Publication Title: United States Catholic Intelligencer
Source: Boston College
Country/State of Publication: Massachusetts, United States
JAMES MITCHELL, THE DEAF, DUMB, AND BLIND BOY. [Newspaper Article] — United States Catholic Intelligencer — 13 January 1832

JAMES MITCHELL, THE DEAF, DUMB, AND BLIND BOY. James Mitchell was born in Scotland on the 11th | November, 179(3, deaf and blind. Whether either | his deafness or blindness were perfect is a matter of j some uncertainty. The evidences of the sensation i of sound were in a high degree vague and unsatisfactory ; though he gave more convincing proofs of : partial vision. He could always distinguish day from night. In his youth, he used to amuse himself in regarding the sun through the crevices of the door, Sand in kindling the fire. At the age of 12 years, j the tympanum of his ears was perforated ; the one by Sir Astley Cooper, the other by Mr. Saunders, but without any benelit. In his 14th year, xVIr. Wardrope performed the operation for cataract on the right eye, after which he recognized more easily the presence of exterior objects, but he never made use of his sight to acquaint himself with the quality of bodies. Before and after this epoch, red, white, and yellow, particularly at...

Publication Title: United States Catholic Intelligencer
Source: Boston College
Country/State of Publication: Massachusetts, United States
[From the London Spectator.] THE BISHOPS AND THE GOVERNMENT. [Newspaper Article] — United States Catholic Intelligencer — 13 January 1832

[From the London Spectator.] THE BISHOPS AND THE GOVERNMENT. House of Lords, Oct. 11. The House of Lords was the scene of warm altercation, in which Dr. Phillpotts, the new Bishop of Exeter, took a prominent part. Lord King, Laving to present a petition from a parish in Suffolk, complaining of the unjust exaction of tithes by the Dean and Chapter of Ely, took occasion to observe, that the clergy, though on all occasions where abuses were to be reformed, they were the sturdy supporters of things as they were, had yet no objections, where their own interests were ever so little concerned, to disturb any order, however long established. Lord Ellenborough called Lord King to order, for this attack on the church ; but his Lordship persisted. Lord Suffield adverted to the recent vote of the Bishops, as justifying in a great measure Lord King’s censures, which, on some former occasions, he had been inclined to complain of. He atone time thought the chief fault of the Bishops was their read...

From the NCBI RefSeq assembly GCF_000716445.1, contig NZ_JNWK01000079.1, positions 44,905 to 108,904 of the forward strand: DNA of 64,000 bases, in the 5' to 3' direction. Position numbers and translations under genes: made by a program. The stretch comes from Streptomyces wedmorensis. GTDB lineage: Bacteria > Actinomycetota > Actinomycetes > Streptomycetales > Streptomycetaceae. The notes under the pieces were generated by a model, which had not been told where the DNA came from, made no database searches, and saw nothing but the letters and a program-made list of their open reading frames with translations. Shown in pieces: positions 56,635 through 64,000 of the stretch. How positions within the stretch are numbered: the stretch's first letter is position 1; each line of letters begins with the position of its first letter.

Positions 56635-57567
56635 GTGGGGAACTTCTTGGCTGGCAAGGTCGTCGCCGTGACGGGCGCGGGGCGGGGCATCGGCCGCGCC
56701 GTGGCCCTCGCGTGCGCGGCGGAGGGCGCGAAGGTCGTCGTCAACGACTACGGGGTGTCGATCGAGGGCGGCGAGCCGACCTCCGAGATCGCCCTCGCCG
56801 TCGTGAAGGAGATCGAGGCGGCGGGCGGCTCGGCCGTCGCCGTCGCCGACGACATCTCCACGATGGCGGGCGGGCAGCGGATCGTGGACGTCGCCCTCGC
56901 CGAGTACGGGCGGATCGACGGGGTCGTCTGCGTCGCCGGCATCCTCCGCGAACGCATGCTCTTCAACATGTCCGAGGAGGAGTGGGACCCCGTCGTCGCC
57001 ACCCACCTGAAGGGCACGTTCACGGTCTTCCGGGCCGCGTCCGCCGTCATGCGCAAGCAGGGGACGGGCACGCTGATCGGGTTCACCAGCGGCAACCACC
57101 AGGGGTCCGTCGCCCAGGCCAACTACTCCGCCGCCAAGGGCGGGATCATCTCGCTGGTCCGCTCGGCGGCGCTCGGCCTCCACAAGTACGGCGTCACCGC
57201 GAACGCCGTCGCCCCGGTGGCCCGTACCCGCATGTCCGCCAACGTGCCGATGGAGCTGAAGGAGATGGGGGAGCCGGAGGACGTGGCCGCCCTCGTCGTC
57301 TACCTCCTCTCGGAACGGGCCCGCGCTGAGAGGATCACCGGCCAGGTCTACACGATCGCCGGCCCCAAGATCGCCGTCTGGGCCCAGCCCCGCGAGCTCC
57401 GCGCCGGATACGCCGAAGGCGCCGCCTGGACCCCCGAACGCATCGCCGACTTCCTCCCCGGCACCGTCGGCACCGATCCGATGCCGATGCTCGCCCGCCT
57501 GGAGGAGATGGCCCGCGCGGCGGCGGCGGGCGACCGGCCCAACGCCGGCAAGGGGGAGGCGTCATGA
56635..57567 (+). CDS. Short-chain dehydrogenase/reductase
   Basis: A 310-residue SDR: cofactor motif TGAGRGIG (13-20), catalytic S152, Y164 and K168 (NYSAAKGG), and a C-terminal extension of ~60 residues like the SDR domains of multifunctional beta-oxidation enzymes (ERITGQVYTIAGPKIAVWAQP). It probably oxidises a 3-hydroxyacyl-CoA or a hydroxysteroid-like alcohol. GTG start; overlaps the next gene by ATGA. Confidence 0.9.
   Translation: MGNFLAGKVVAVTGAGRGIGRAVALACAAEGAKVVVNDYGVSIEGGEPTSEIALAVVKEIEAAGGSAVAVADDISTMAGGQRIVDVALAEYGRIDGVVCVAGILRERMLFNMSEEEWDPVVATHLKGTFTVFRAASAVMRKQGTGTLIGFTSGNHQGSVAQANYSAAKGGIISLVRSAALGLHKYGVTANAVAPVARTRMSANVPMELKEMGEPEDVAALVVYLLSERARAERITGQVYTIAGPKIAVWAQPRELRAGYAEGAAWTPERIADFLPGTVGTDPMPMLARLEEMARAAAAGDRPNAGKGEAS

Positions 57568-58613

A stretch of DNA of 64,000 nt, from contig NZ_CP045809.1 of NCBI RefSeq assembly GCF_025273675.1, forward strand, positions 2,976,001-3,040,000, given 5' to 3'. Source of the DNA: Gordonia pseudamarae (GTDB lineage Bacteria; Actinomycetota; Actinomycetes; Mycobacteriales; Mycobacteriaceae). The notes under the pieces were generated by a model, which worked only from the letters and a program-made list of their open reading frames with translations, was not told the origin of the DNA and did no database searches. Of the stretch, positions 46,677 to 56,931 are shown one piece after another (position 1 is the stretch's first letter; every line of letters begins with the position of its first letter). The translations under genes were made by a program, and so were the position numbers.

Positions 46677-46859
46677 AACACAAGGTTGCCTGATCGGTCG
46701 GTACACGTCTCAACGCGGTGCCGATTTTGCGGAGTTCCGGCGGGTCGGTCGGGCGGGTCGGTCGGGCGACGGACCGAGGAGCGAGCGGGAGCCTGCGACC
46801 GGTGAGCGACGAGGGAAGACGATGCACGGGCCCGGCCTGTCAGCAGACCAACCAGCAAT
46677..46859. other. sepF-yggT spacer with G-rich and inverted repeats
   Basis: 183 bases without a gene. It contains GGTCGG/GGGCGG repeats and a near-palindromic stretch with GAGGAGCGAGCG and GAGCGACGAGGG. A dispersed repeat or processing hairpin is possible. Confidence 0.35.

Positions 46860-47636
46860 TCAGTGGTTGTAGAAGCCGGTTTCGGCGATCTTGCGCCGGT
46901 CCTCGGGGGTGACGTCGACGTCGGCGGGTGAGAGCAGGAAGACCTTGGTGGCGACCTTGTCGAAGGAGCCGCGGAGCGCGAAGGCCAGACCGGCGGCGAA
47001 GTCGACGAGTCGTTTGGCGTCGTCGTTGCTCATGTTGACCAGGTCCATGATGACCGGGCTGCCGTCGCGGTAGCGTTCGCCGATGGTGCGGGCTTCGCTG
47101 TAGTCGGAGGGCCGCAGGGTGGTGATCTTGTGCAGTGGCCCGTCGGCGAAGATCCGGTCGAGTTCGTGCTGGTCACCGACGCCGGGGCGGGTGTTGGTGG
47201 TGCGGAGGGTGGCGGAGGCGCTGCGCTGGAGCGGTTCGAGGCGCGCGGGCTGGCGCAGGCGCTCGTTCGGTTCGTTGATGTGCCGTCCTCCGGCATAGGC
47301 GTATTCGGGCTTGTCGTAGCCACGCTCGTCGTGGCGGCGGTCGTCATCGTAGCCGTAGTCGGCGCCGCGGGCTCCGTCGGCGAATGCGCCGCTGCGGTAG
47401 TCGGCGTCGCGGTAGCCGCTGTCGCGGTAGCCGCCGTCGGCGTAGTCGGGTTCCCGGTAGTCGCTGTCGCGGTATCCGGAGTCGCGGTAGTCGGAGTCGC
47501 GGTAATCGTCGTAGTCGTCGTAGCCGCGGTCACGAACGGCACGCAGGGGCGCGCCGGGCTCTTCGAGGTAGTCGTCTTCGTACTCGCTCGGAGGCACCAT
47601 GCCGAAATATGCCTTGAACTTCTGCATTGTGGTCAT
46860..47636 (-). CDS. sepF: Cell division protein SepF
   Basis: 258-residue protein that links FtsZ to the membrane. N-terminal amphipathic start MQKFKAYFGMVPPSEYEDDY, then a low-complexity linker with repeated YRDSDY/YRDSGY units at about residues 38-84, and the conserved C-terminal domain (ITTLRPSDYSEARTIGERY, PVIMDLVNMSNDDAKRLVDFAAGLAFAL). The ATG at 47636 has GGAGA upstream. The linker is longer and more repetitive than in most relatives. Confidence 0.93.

Publication Title: United States Catholic Intelligencer
Source: Boston College
Country/State of Publication: Massachusetts, United States
NOTICE. [Newspaper Article] — United States Catholic Intelligencer — 13 January 1832

NOTICE. Michael Chambers, emigrated from the Parish of Kilmessin, county Meath, Ireland, to Plattsburg, New York, about four years ago. He left Plattsburg nearly two years since. Any information respecting him will be thankfully received by Michael Flynn, Plattsburg, New York.

Publication Title: United States Catholic Intelligencer
Source: Boston College
Country/State of Publication: Massachusetts, United States